This Platonic wisdom of the little people certainly appears in the New Testament, and Tyson notes some important passages, though he admits he is “proof-texting” in the process. In statements such as “For now we see in a mirror darkly, but then face to face. Now I know in part; then I shall understand fully, even as I have been fully understood” (I Cor 13:12), Paul clearly believes here is a transcendent, spiritual world wherein we hope to abide. Plato’s dialogue, Phaedrus is “in some regards like 1 Corinthians 13” inasmuch as it “is concerned with love and with the unseen truth that is more basic than the appearances that are manifest to us by our sensory appreciation of the world” (p. 85). In the wonderful Prologue to John’s Gospel we read: “In the beginning was the Word, and the Word with With God, and the Word was God”—a passage totally consonant with Plato’s metaphysical position. So Tyson says: “In sum, the New Testament maintains that the Word of God is the non-material source of all that is tangible in the cosmos, that eternal realities are primary and material realities are derived from and dependent on primary reality for their existence, and that the realm of immediate tangibility is not the ultimate realm of reality. Thus, if we are to ‘see’ reality as it really is, we cannot see it with our physical eyes. We must see it by a process of spiritual discernment which is a function of our receptivity to divine illumination” (p. 84).
To Plato, philosophy “was the pursuit of a high way of life that was a moral and intellectual discipline so that the soul would be prepared to leave the body upon physical death. Indeed Plato defines philosophy as a preparation for death: a preparation that involves the practice of dying to all those things that would hinder the soul in its eternal journey towards the Good” (p. 53). So Tyson thinks: “The development of Christian Platonism did not happen as a foreign invasion of Greek philosophical ideas into a discretely Jewish primitive Jesus movement. Rather, Judaism was profoundly influenced by Greco-Roman thought and culture before the New Testament era; the New Testament is written in Greek and its key terms are informed by the Septuagint; the New Testament is saturated with the worldview that synthesizes religion and broadly Platonist philosophical concerns that was common to its age, and; key Jewish readings of Greek notions of logos and doxa are original to Christian faith and are firmly carried into Christian orthodoxy” (p. 123).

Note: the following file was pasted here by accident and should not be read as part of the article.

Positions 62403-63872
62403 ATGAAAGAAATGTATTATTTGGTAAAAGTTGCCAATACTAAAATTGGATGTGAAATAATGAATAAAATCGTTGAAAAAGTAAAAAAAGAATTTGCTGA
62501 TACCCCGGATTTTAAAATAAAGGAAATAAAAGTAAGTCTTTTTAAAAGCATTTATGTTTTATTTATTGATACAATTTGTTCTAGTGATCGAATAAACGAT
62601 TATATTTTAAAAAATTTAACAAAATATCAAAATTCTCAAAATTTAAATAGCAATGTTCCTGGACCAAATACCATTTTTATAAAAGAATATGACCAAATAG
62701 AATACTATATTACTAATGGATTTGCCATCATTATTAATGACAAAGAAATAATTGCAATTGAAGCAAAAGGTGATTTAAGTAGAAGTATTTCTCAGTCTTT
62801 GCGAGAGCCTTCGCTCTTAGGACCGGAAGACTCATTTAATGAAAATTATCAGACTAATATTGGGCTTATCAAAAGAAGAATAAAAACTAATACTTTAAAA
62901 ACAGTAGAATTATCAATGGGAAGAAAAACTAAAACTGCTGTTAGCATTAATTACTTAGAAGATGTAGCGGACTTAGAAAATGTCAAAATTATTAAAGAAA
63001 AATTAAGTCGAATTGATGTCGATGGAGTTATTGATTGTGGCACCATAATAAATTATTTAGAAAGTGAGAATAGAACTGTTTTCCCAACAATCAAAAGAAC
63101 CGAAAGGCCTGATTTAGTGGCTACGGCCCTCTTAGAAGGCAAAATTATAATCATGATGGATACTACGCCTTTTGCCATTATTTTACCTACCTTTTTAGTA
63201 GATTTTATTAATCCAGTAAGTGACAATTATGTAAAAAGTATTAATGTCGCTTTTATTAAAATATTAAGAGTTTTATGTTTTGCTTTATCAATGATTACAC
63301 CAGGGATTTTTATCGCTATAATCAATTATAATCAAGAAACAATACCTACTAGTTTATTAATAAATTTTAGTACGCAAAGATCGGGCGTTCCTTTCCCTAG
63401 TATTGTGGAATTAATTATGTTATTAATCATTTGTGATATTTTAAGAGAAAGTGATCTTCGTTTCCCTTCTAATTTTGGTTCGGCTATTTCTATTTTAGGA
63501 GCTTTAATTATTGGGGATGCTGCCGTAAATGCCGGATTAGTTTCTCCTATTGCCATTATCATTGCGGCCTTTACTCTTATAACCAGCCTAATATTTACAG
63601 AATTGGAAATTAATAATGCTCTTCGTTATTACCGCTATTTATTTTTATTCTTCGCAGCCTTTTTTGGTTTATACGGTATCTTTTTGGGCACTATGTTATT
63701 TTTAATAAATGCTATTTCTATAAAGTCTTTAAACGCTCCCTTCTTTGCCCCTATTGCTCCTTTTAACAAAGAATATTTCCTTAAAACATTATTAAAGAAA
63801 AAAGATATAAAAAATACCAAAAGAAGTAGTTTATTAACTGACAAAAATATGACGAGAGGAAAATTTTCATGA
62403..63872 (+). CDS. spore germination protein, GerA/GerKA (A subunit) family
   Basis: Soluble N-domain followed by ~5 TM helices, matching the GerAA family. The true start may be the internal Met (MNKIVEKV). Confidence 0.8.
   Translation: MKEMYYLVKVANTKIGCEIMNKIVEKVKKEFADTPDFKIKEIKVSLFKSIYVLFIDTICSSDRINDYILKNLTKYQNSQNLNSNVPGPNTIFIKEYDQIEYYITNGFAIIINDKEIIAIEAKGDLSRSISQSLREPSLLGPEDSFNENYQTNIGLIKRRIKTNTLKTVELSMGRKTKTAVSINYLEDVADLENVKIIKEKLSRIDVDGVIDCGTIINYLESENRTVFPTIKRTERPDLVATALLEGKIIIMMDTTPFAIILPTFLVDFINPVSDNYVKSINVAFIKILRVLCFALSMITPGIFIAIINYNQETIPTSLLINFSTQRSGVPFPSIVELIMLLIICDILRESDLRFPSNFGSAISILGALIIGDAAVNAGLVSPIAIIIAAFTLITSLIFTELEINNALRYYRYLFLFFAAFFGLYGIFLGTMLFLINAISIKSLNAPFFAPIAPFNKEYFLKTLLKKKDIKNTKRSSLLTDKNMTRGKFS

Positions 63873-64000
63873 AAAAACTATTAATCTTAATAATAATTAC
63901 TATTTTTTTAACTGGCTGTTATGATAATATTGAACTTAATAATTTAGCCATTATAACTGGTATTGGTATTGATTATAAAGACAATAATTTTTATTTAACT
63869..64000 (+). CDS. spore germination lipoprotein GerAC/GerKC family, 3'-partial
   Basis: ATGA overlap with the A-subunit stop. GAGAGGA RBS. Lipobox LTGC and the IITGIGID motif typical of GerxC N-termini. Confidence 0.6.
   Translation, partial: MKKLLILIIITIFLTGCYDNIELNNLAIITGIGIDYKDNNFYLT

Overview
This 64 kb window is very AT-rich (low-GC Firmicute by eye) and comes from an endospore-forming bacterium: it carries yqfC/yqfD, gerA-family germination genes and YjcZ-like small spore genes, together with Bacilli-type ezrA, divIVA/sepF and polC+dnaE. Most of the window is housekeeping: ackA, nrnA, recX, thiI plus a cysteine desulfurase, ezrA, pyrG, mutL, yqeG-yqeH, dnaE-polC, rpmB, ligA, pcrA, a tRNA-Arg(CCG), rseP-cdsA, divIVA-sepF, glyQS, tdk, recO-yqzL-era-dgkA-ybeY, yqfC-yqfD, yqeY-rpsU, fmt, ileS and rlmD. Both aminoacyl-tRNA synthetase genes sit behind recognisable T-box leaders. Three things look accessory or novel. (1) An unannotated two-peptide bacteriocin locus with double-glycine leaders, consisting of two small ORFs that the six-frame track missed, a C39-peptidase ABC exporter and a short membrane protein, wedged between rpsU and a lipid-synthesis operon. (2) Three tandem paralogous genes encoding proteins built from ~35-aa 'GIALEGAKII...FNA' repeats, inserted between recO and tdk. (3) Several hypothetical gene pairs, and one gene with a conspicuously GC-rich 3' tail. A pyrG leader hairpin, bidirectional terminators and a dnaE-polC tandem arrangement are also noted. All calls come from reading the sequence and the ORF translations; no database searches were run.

In the ancient world Christian apologists such as Justin Martyr and Origin dug deeply into Plato as they developed important theological positions. Augustine, of course, openly wove Platonic notions into his theological works. “The Augustinian approach was to think of forms as ideas in the mind of God, which necessarily inform any actual, particular, existing thing with its intelligible essence. So for something to exist in the created cosmos it must be made a particular instance of something—and for beings like us, matter is the medium of our particular existence—but the intelligible essence of the particular instance of any identifiable ‘thing’ is given to it by the Word of God, speaking form into matter, bringing an idea in the mind of God into expression in concrete material actuality. So creation is an ongoing process where everything that is is called into being by God, and for the duration of its existence as a particular instance of a certain kind of being, it is always dependent on God for its essential nature and concrete instantiation” (p. 138).